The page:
Kate is an expert who applies animal welfare sciences to policy, legislation and animal welfare risk assessment (for both domestic and international animal welfare standards). This work is across all uses and interactions with animals, from livestock production and companion animals to service and working animals and wildlife. She has filled professional roles for over a decade in animal welfare policy and standards (Home Office, UK and New Zealand Ministry for Primary Industries) after ten years working in the animal research sector. Her responsibilities include development of New Zealand’s Codes of Welfare, and being New Zealand’s OIE National Focal Point for Animal Welfare.


Dr Philip JUDGE: Specialist in Veterinary Emergency Medicine, Australia

Dr Philip Judge is a veterinarian who is one of Australia’s leading is not just at the frontline of animal medicine, but at the emergency end of it where crucial timely decisions are critical to the well-being of the animal and owner alike. The veterinary profession promotes itself as societies “animal health and welfare specialists”. They are expected to be the animals champion, and the animal related expert who provides up-to-date advice that impact the well-being, safety, and life of animals. Philip is in a unique position to advise how the critical changes will recognise the experience of the animal


Philip Lymbery - CEO, Compassion in World Farming

A passionate animal campaigner, he is Chief Executive of leading animal welfare charity Compassion in World Farming. Philip is also author of best selling book 'Farmageddon' about the impact of factory farming. With his lobbyist activities, he has played a key role in banning at European level some of the most cruel industrial farming systems. Philip Lymbery, Chief Executive Officer of Compassion in World Farming, underlines the biggest paradox of the food system


Dr Lila MILLER: Veterinarian, Vice-President American Society for Protection of Animals (ASPCA), USA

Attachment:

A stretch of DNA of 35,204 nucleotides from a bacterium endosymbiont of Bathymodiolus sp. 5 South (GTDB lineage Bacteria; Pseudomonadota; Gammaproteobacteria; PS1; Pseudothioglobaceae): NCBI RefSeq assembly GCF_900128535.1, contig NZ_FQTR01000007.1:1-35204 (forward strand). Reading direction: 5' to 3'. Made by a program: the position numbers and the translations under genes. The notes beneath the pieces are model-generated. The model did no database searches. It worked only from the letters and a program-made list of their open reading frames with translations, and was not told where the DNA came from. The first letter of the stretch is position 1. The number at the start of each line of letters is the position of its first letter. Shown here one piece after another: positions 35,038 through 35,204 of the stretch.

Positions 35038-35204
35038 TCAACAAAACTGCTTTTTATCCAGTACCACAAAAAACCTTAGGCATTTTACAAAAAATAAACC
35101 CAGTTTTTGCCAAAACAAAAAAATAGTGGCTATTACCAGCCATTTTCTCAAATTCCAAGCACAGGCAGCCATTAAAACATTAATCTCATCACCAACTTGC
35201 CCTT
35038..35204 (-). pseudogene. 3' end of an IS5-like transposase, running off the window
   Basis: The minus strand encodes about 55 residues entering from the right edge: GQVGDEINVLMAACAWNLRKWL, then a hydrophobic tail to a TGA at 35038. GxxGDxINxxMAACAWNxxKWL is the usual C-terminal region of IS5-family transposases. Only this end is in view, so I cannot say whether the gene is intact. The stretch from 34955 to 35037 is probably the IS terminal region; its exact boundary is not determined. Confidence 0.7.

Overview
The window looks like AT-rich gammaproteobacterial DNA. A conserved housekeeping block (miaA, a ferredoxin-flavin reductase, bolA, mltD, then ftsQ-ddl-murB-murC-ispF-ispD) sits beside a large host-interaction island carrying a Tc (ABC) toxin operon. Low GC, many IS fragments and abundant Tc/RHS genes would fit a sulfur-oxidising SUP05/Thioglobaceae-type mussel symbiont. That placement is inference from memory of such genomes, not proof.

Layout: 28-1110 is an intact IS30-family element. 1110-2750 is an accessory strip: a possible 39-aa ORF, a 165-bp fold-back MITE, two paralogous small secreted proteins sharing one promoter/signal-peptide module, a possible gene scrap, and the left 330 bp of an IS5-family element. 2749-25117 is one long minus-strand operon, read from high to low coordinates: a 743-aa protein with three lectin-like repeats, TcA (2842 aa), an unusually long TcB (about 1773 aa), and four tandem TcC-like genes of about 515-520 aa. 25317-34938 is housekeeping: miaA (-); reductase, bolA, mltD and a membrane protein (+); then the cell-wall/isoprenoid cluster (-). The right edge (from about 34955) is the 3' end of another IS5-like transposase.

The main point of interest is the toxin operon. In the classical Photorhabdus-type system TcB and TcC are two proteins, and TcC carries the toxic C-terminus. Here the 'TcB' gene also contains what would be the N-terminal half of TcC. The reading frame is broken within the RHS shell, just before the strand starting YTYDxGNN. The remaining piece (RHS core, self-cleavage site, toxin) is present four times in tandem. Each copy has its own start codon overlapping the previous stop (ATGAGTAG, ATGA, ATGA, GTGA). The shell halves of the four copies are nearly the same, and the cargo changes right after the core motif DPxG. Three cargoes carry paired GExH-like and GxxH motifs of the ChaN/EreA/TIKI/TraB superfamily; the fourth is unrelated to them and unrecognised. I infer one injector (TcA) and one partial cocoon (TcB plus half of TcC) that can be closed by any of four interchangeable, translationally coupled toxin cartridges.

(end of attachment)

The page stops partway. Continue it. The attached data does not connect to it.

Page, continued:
Dr. Lila Miller is a veterinarian who is recognised across the USA and internationally for her work. Her career has included being the Director of the ASPCA's Brooklyn Clinic, Vice President of ASPA specialist programs, and insights working on the National Board of Medical Examiners and the National Board of Veterinary Medical Examiners, as a member of the executive committee of the American Association of Veterinary State Boards, and on the New York State Board of Veterinary Medicine. She is the recipient of numerous awards including, for example, the Animal Welfare and Humane Ethics Award from the American Animal Hospital Association, the AVMA Animal Welfare Award, and the prestigious Distinguished Alumnus Award from the Cornell College of Veterinary Medicine who have distinguished themselves in service to the profession and their community. She continues to lecturing, writing, and developing programs that shape the standards which affect the future of people, professionals, and animals across the USA.


Dr Ian A. ROBERTSON: Barrister and Animal Law specialist, Guardianz, New Zealand

Ian is an internationally recognised legal specialist on the subject of animal welfare and the law. Ian originally trained as a veterinarian. After 15 years working as a front-line clinical veterinarian and running his own veterinary hospitals, he added a law degree with the specific intention of specialising in the area of animal law. After working for almost a decade as a former prosecutor and Statewide Specialist on animal welfare compliance and enforcement (New Zealand, Australia) Ian established Guardianz Lawyers and Consultants specialising in the area of animal law and related subject areas of biosecurity and food safety. He is a specialist advisor to organisations and corporates on matters involving animals and the law, continues to lecturer this specialty subject to law and veterinary undergraduates, and is the author of the book “Animals, welfare and the law”.